Separate computer problems at Naval Air Station Whidbey Island resulted in the loss of years of public records and the inadvertent disabling of an email address for citizens to register aircraft noise complaints, resulting in months of messages being lost in the ether of cyberspace.
The problems publicly came to light after the anti-aircraft-noise activist group Citizens of Ebey’s Reserve, commonly known as COER, submitted a Freedom of Information Act request for telephone and email noise complaints and received a response that some data had been lost.
In an email to the newspaper, a base spokesperson explained that a computer hard drive crash caused the base to lose emails that Navy personnel sent in response to citizens complaints up to October 2020. The complaints themselves were stored separately and backed up.
Under the Freedom of Information Act, the lost documents would have been accessible to the public.
In August 2020, the base underwent a station-wide computer system upgrade that caused the email address for complaints to be disabled. Although complaints are reviewed each day, the Navy spokesperson reported that it took base personnel six months to realize the email address wasn’t working and that a new address was set up immediately after discovering the problem.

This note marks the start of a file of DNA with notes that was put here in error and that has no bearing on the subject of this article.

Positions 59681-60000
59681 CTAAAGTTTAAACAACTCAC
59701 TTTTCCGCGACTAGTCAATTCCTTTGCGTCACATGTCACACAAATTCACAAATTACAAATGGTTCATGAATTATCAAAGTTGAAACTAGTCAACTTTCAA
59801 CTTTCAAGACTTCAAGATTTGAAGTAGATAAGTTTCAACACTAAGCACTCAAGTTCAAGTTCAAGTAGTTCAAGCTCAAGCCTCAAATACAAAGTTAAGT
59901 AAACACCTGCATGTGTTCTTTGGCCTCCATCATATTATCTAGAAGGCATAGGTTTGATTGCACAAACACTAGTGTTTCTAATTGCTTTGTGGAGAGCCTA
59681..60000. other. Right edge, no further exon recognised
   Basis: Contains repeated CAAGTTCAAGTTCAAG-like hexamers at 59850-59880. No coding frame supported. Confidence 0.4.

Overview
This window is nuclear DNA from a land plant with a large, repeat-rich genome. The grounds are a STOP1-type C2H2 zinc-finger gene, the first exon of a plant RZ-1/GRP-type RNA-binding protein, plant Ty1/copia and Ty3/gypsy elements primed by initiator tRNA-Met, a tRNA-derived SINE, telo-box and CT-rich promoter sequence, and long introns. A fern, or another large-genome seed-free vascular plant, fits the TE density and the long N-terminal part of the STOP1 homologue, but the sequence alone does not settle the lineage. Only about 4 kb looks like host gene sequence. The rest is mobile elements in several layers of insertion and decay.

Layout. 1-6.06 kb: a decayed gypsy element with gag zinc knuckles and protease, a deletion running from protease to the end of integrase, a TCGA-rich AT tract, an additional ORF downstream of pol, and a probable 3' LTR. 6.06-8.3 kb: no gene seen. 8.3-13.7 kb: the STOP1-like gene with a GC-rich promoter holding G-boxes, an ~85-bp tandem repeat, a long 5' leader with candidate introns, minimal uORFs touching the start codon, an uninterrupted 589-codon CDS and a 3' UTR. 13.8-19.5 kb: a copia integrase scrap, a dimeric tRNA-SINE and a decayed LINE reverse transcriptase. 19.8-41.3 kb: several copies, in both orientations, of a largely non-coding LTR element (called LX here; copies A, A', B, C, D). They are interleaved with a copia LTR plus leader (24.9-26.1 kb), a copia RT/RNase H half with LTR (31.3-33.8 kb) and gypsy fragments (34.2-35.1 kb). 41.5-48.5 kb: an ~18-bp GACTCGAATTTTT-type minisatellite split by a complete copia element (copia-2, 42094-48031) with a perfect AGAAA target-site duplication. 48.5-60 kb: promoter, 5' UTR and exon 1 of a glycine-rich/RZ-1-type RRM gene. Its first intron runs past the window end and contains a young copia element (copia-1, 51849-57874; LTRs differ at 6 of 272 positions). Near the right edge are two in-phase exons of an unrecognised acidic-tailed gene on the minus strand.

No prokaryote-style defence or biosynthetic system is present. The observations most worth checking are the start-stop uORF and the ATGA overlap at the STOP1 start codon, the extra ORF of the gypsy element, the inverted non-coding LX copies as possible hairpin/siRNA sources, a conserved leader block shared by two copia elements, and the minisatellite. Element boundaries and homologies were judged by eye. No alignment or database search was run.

Base officials set up a new comment address, email@example.com, as well as a phone line, at 360-257-6665, that residents can use to register their concerns, according to the Navy.
The complaints submitted to the address between August 2020 and February 2021 were not received by the base.
COER claimed that the Navy knew about the email address problem immediately and didn’t fix the problem until the group complained in February.
“This strange failure of the Navy’s technology and their foot-dragging attention to fixing problems seems to reveal a disingenuous interest in providing reliable communications with the public,” said Bob Wilbur, COER president.
Wilbur estimated that about 7,380 email and voice complaints about noise from the EA-18G Growler aircraft were sent in 2020, although the Navy reports receiving half that. The communities that registered the most complaints were Coupeville, Port Townsend and Oak Harbor, but the Navy also received them from communities as geographically distant as the Olympic Peninsula, Camano Island, La Conner, Anacortes, the San Juan Islands and South Whidbey.
According to the base, the purpose of the noise complaint system is to ensure that aircraft operations comply with FAA regulations and base operating procedures to minimize the effect the noise has on neighboring communities. The EA-18G Growler aircraft, for example, has practice routes described in an Environmental Impact Statement.
Each complaint is thoroughly analyzed and a response is recommended.
“When necessary, the base officials may communicate directly with the complainant,” the Navy explained.